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Bill would advocate for more federal jobs, investments in New Jersey

(The Center Square) – The New Jersey Assembly Appropriations Committee voted 11-0 to approve a bill to advocate for more permanent federal jobs in the state.

A-2260 would create an independent office within the state Department of Treasury to advocate for federal jobs and additional federal investments. A governor-appointed officer will explore and provide “semi-annual reports” on federal jobs and opportunities.

Under the bill, the office would target “civilian military missions for research, development, acquisition, test, and evaluation.” It would also focus on attracting “non-military federal missions and jobs” while working to keep current federal jobs.

“The federal government creates jobs and projects throughout the country. New Jersey residents can benefit greatly by us bringing these jobs and projects to our state,” Assemblyman Ron Dancer, R-Ocean, said in a news release. “With its convenient location and abundant resources and talent, bringing federal jobs to the Garden State is a win-win for everyone.”

The new office could tap other state offices to help with its duties.

In June, the Senate Economic Growth Committee advanced its version of the bill, S-1778. According to a previous news release, the New Jersey Manufacturing Extension Program (NJMEP) and the Legislative Manufacturing Caucus of New Jersey voiced their support for the measure.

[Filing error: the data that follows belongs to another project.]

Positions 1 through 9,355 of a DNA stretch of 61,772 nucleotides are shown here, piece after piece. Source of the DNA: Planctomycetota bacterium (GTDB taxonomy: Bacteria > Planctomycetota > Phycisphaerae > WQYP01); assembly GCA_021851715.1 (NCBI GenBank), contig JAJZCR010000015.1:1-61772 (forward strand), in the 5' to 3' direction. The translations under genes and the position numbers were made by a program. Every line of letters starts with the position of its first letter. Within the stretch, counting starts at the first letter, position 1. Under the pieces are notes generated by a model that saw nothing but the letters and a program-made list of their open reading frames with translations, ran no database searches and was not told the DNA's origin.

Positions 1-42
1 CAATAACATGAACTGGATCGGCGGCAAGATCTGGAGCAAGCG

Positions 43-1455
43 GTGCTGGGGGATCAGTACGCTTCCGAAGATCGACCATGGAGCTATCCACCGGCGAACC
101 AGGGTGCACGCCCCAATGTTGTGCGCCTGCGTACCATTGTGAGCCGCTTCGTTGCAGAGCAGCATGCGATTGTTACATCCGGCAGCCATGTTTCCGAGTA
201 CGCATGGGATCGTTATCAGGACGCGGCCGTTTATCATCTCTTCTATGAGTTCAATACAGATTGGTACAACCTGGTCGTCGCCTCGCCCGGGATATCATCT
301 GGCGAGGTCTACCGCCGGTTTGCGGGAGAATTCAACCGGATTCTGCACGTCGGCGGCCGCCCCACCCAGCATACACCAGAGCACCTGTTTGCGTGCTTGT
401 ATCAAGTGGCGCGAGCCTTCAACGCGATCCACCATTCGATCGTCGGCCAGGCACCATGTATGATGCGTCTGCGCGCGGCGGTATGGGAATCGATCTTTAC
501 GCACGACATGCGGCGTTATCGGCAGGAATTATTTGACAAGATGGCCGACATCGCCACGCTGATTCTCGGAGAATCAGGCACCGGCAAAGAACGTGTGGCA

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Lawmakers introducing legislation to stop New Jersey toll hikes

(The Center Square) – Lawmakers plan to push legislation to stop toll hikes on the New Jersey Turnpike and Garden State Parkway.

The New Jersey Turnpike Authority (NJTA) said it would raise tolls by 3% starting Jan. 1, the second toll increase in as many years. The South Jersey Transportation Authority (SJTA) also plans to increase tolls on the Atlantic City Expressway by 3%, according to reports.

The NJTA’s fiscal 2022 budget anticipates $2.3 billion in revenue. The agency expects an 8.4% increase in toll revenue on the New Jersey Turnpike and a 5.4% increase on the Garden State Parkway over the fiscal 2021 budget, driven by increased traffic volumes from a year ago.

“The toll hike was a sneak attack on New Jersey drivers at a time when the state’s already high cost of living is soaring under near-record inflation levels,” state Assemblyman Greg McGuckin, R-Toms River, said in a statement. “It is an insult to every driver, and an assault on the wallets of working families everywhere, especially those who live in coastal communities to commute to work every day on toll roads.”

McGuckin and Assemblyman John Catalano, R-Brick, plan to introduce a measure in the state Assembly. On Monday, state Sen. Nia Gill, D-Montclair, introduced S-4276 to prohibit NJTA from implementing automatic toll increases and increasing tolls for three years.

“I think everybody who commutes on the Turnpike or Garden State Parkway was blindsided by the announcement that tolls would increase for the second time in a little over a year,” state Sen. Jim Holzapfel, R-Toms River, said in a statement. Holzapfel plans to join S-4276 as a co-sponsor.

“There was no discussion about it, no public hearings, no transparency,” Holzapfel added. “This is a tax on driving, and it is a disgrace that in a state with some of the highest taxes in the nation, the bureaucrats at the Turnpike Authority would stoop so low to sneak verbiage in a contract that provides for annual and automatic increases.”